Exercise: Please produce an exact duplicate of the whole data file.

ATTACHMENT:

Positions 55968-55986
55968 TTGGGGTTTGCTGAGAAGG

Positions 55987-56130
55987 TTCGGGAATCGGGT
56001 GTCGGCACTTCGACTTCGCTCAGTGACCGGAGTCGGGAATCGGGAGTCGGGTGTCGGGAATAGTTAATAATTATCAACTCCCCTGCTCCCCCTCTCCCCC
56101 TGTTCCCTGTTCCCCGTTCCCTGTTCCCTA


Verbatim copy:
Positions 55968-55986
55968 TTGGGGTTTGCTGAGAAGG

Positions 55987-56130
55987 TTCGGGAATCGGGT
56001 GTCGGCACTTCGACTTCGCTCAGTGACCGGAGTCGGGAATCGGGAGTCGGGTGTCGGGAATAGTTAATAATTATCAACTCCCCTGCTCCCCCTCTCCCCC
56101 TGTTCCCTGTTCCCCGTTCCCTGTTCCCTA